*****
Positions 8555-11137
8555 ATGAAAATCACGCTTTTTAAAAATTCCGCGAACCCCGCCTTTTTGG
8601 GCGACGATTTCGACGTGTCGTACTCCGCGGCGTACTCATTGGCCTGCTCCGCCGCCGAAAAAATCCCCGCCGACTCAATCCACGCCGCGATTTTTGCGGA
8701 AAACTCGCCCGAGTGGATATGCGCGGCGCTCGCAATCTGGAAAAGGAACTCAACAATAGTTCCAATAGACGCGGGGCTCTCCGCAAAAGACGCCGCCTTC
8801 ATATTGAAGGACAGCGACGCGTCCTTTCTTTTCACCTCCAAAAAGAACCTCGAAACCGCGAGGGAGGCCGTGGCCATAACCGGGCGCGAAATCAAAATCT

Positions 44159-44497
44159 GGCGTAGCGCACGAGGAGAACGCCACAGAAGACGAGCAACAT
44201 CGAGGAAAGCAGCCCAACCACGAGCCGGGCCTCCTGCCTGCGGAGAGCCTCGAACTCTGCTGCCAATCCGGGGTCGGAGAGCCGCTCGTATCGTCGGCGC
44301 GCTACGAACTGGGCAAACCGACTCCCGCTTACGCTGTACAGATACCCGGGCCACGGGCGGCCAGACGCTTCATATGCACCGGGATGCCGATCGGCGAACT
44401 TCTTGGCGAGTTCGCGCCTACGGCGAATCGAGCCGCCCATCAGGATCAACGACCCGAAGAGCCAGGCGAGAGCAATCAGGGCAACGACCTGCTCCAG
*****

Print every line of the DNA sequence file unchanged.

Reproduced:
Positions 8555-11137
8555 ATGAAAATCACGCTTTTTAAAAATTCCGCGAACCCCGCCTTTTTGG
8601 GCGACGATTTCGACGTGTCGTACTCCGCGGCGTACTCATTGGCCTGCTCCGCCGCCGAAAAAATCCCCGCCGACTCAATCCACGCCGCGATTTTTGCGGA
8701 AAACTCGCCCGAGTGGATATGCGCGGCGCTCGCAATCTGGAAAAGGAACTCAACAATAGTTCCAATAGACGCGGGGCTCTCCGCAAAAGACGCCGCCTTC
8801 ATATTGAAGGACAGCGACGCGTCCTTTCTTTTCACCTCCAAAAAGAACCTCGAAACCGCGAGGGAGGCCGTGGCCATAACCGGGCGCGAAATCAAAATCT

Positions 44159-44497
44159 GGCGTAGCGCACGAGGAGAACGCCACAGAAGACGAGCAACAT
44201 CGAGGAAAGCAGCCCAACCACGAGCCGGGCCTCCTGCCTGCGGAGAGCCTCGAACTCTGCTGCCAATCCGGGGTCGGAGAGCCGCTCGTATCGTCGGCGC
44301 GCTACGAACTGGGCAAACCGACTCCCGCTTACGCTGTACAGATACCCGGGCCACGGGCGGCCAGACGCTTCATATGCACCGGGATGCCGATCGGCGAACT
44401 TCTTGGCGAGTTCGCGCCTACGGCGAATCGAGCCGCCCATCAGGATCAACGACCCGAAGAGCCAGGCGAGAGCAATCAGGGCAACGACCTGCTCCAG